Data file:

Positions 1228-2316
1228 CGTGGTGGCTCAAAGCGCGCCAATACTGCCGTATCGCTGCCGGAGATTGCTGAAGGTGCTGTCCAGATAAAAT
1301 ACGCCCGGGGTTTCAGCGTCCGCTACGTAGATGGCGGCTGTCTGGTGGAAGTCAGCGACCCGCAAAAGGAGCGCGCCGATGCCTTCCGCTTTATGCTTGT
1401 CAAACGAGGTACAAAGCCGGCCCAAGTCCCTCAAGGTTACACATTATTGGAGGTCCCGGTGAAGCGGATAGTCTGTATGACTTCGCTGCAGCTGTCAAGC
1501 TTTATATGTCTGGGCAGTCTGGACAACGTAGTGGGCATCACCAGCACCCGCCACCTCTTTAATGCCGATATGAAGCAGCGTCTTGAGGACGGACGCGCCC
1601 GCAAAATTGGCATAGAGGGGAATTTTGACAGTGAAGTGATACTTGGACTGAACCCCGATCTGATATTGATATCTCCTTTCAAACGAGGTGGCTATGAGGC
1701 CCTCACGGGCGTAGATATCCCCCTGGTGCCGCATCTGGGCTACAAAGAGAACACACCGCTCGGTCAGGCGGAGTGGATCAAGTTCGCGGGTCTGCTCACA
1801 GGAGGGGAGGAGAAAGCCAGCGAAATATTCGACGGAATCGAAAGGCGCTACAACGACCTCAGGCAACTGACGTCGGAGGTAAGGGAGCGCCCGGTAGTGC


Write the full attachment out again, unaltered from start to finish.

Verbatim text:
Positions 1228-2316
1228 CGTGGTGGCTCAAAGCGCGCCAATACTGCCGTATCGCTGCCGGAGATTGCTGAAGGTGCTGTCCAGATAAAAT
1301 ACGCCCGGGGTTTCAGCGTCCGCTACGTAGATGGCGGCTGTCTGGTGGAAGTCAGCGACCCGCAAAAGGAGCGCGCCGATGCCTTCCGCTTTATGCTTGT
1401 CAAACGAGGTACAAAGCCGGCCCAAGTCCCTCAAGGTTACACATTATTGGAGGTCCCGGTGAAGCGGATAGTCTGTATGACTTCGCTGCAGCTGTCAAGC
1501 TTTATATGTCTGGGCAGTCTGGACAACGTAGTGGGCATCACCAGCACCCGCCACCTCTTTAATGCCGATATGAAGCAGCGTCTTGAGGACGGACGCGCCC
1601 GCAAAATTGGCATAGAGGGGAATTTTGACAGTGAAGTGATACTTGGACTGAACCCCGATCTGATATTGATATCTCCTTTCAAACGAGGTGGCTATGAGGC
1701 CCTCACGGGCGTAGATATCCCCCTGGTGCCGCATCTGGGCTACAAAGAGAACACACCGCTCGGTCAGGCGGAGTGGATCAAGTTCGCGGGTCTGCTCACA
1801 GGAGGGGAGGAGAAAGCCAGCGAAATATTCGACGGAATCGAAAGGCGCTACAACGACCTCAGGCAACTGACGTCGGAGGTAAGGGAGCGCCCGGTAGTGC